The ACT has efficient impacts on decreasing depression and pain anxiety. The present research aimed at improving patients’ optimum life conditions by taking into account psychological matters and impacts in appearing or intensifying symptoms of psychosomatic diseases such as cancer [14].
In the same way, notifying the behaviors of medical staff (such as nurses) toward patients to provide them with health services is of the utmost importance. The findings of this study provided valuable information to patients and their families, authorities, specialists, and others to make an effort toward patients’ well-being. The aim of the present research was to compare the effectiveness of ACT with SFBT on the pain catastrophizing and psychological well-being of women with breast cancer.
2. Materials and Methods
The present quasi-experimental study used a pretest-Post-test design with the control group. The population-based sample consisted of all patients with breast cancer, who were admitted to hospitals and medical centers of Babol and Babolsar in 2018. In order to select the sample, first, a formal announcement was made, stating that the hospital and other private centers would hold medical and training courses. Then, a simple random sample of 45 patients was selected and randomly divided into 3 groups of 15 patients (ACT, SFBT, and control groups). 
The criteria of cognition and screening, catastrophizing, and psychological well-being scores were <30 and >50, respectively. Based on the effect size of 0.25, alpha of 0.05, and power of 0.80 in the two groups, the minimum number of samples was determined to achieve the desired power of 15 in each group and 45 in total. Finally, the two experimental groups were subjected to other types of interferences. The inclusion criteria included women with breast cancer based on their medical history, previous experiments, and approval of the disease by the physician, at least a high school degree, and consent to participate in the study. The exclusion criteria included having the history of taking psychological medicine, receiving psychological therapies within the last 6 months, being absent in healing sessions more than twice, having increasingly severe symptoms, and showing function disorder. The patients were randomly divided into the experimental and control groups.
Pain Catastrophizing Scale
Sullivan et al. [15] developed a pain catastrophizing scale in order to evaluate people’s catastrophizing thoughts and behaviors. The self- made questionnaire consisted of 13 variables and needed at least 6 educational levels to reply to questions thereof. The aim of this scale is to study the different aspects of pain catastrophizing and helps patients to understand the effects of the mechanism clearly. It includes 3 sub-scales of rumination, magnificence, and distress. They all evaluate the link between negative thoughts and related pain. The participants are asked to score 13 different thoughts and feelings related to pain experience on a scale of 0 (never) to 4 (always). Questions 8, 9, 10, and 11 considered the rumination on a scale of 0 to 16, questions 6, 7, and 13 were related to magnificence on a scale of 0 to 12, and questions 1, 2, 3, 4, 5, and 12 regarded distress on a scale of 0 to 24. The total pain catastrophizing score was on a scale of 0 to 52. The more the scores, the more catastrophizing the pain. Considering the Cronbach’s alpha, the validity of the other subscales was 0.88, 0.67, and 0.89 for rumination, distress, and magnificence, respectively. To attain the considered power, at least 15 in each group and 45 in total were needed in terms of the effect size (0.25), Cronbach’s alpha (0.05), and power (0.80) [15]. The Iranian version of this scale is a valid and reliable instrument for measuring pain catastrophizing in Iran. Cronbach’s alpha score of reliability was 0.93. Known-groups comparison showed that the pain catastrophizing scale could differentiate between males and females [16].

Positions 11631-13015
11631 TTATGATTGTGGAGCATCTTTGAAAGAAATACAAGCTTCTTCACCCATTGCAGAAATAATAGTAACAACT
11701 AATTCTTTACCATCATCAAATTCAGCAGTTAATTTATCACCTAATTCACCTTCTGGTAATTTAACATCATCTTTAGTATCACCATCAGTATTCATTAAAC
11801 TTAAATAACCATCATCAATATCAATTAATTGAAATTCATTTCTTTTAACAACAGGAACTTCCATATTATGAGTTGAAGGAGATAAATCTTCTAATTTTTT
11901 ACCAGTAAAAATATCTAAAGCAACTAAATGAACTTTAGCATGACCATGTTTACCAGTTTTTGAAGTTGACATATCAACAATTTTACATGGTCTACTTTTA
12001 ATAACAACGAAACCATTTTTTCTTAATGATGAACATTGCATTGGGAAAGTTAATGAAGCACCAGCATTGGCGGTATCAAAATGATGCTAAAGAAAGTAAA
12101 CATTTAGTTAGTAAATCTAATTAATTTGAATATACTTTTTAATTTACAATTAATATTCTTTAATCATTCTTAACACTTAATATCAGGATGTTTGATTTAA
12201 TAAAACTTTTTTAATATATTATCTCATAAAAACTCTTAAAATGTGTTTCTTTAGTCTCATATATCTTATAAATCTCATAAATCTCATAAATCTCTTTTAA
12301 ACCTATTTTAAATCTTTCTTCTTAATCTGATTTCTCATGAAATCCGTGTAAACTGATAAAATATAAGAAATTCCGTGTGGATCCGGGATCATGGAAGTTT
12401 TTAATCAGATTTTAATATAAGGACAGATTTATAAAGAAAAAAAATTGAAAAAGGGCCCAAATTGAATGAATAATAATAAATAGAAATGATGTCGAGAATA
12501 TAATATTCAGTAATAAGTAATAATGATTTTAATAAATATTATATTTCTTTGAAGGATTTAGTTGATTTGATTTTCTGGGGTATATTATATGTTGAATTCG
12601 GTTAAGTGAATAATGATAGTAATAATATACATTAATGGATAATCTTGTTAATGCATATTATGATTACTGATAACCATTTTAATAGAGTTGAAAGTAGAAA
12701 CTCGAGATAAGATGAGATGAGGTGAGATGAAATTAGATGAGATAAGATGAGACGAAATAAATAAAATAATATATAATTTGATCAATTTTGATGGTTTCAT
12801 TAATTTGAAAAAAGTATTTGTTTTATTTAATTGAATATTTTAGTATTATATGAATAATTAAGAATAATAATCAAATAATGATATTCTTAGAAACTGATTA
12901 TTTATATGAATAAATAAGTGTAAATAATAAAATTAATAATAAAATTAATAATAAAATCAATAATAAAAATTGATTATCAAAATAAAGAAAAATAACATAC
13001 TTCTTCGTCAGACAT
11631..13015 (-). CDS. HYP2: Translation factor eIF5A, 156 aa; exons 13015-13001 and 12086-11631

Psychological Well-being Questionnaire